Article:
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SSI Specification

Unfortunately, there is no formal set of specifications for SSI that applies to the servers of all manufacturers. There is NCSA SSI documentation available at http://hoohoo. ncsa.uiuc.edu/docs/tutorials/includes.html, but the syntax and usage given applies only to NCSA-style Web servers, like the Apache Web server. Even so, most Web servers follow the basic rules outlined by NCSA, and usually there are only minor variances from the basic rules. We'll cover the rules that apply to the NCSA's documentation because they'll probably be compatible with the Web server you are using.

  • Unlike many protocols, options, and interfaces, SSI isn't governed by an Internet RFC (Request For Comment) or other standard. Each server manufacturer is free to implement SSI on an ad hoc basis, including whichever commands suit the development team's fancy and using whatever syntax strikes it as reasonable. Some servers, such as the freeware EMWAC server for Windows NT, don't support SSI at all.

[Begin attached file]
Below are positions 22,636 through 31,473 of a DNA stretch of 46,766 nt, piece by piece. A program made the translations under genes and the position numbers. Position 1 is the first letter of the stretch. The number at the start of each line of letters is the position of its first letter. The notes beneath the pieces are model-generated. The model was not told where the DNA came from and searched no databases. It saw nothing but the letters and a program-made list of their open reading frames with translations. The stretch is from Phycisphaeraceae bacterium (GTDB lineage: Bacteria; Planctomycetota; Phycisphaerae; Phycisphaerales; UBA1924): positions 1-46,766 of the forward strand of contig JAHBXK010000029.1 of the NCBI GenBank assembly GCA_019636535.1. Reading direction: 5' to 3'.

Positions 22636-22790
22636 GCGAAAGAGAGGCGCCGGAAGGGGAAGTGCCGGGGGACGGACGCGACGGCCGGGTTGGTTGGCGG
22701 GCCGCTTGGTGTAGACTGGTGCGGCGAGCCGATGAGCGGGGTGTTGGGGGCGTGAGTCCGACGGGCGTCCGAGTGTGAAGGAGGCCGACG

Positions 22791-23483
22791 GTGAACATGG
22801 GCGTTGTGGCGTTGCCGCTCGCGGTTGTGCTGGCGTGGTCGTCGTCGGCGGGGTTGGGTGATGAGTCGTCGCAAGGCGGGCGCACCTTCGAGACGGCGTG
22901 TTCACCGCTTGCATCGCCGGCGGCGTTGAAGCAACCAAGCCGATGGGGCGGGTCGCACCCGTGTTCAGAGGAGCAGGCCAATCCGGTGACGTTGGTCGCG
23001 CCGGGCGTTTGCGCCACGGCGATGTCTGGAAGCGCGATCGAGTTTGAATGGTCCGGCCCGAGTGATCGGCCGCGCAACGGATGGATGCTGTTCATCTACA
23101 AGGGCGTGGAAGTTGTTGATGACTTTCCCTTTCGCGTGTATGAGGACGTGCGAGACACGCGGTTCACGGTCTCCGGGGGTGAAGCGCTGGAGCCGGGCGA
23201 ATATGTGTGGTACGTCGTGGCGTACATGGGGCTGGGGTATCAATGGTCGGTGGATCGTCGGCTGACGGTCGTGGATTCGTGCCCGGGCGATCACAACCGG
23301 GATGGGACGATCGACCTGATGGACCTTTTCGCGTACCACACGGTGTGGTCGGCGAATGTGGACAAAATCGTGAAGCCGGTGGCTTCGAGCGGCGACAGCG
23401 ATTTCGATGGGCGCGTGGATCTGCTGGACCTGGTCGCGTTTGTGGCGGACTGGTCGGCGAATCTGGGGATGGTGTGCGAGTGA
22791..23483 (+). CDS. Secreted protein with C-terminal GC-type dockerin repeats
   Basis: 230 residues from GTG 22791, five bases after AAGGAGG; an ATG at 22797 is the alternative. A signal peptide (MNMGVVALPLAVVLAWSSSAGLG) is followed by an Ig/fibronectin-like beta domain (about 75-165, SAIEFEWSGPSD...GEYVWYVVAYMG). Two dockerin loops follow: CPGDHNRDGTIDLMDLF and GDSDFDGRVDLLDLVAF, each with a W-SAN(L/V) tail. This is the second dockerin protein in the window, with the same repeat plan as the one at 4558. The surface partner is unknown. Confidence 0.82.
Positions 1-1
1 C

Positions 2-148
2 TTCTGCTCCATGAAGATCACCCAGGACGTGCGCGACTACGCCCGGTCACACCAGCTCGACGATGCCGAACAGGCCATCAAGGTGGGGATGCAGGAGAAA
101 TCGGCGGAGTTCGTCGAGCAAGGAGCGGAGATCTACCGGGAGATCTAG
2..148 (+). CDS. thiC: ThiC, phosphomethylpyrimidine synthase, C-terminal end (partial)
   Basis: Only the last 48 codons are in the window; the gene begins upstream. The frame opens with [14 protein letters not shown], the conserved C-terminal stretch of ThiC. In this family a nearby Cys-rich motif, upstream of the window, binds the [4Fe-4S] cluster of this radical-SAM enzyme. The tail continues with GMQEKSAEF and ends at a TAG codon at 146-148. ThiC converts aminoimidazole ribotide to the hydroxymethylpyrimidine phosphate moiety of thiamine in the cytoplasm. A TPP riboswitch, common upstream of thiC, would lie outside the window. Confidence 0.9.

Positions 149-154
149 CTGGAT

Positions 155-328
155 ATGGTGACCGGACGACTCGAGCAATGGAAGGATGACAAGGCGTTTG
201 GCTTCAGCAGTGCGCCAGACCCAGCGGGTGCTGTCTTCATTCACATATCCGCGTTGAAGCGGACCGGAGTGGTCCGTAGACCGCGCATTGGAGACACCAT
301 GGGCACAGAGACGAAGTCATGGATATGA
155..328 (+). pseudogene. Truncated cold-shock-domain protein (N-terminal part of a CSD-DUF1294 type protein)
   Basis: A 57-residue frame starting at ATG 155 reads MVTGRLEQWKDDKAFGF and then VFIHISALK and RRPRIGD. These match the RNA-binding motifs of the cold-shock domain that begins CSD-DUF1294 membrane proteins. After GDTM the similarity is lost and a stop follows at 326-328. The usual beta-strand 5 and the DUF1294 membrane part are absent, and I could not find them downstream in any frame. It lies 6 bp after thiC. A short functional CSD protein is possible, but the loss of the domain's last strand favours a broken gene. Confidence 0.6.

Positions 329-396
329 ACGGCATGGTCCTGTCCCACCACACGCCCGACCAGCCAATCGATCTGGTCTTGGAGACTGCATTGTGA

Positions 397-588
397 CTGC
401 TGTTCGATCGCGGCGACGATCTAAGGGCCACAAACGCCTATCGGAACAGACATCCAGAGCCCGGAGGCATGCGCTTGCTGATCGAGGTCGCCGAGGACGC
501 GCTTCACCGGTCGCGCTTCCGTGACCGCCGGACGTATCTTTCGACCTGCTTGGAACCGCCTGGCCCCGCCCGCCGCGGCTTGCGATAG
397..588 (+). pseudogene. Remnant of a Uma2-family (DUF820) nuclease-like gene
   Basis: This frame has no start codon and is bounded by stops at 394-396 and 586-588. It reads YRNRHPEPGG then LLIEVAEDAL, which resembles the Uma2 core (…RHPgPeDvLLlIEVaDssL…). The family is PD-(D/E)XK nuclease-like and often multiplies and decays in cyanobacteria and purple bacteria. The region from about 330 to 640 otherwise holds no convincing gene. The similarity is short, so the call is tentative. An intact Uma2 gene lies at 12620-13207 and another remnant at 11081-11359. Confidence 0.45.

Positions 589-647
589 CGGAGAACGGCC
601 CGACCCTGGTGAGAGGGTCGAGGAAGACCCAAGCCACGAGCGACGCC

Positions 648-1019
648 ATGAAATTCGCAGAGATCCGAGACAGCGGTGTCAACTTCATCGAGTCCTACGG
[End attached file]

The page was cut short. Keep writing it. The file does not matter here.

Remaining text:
• No one can give you a list of commands and syntax rules that apply in all situations. Most servers follow NCSA's specification up to a point. Although you may not find the exact commands, you can probably find functions similar to those in NCSA's arsenal.

  • Because SSI isn't defined by a standard, server developers tend to modify their implementations of SSI more frequently than they modify other things. Even if I listed all the known servers and how they implement SSI today, the list would be out of date by the time you read this book.

  • The only way to determine which SSI functions your server supports and which syntax your server uses for each command is to find and study your server's documentation. This chapter shows you the most common functions on the most common servers, and you'll probably find that the syntax is valid. However, the only authority is your particular server's documentation, so get a copy and keep it handy as you work through this chapter.


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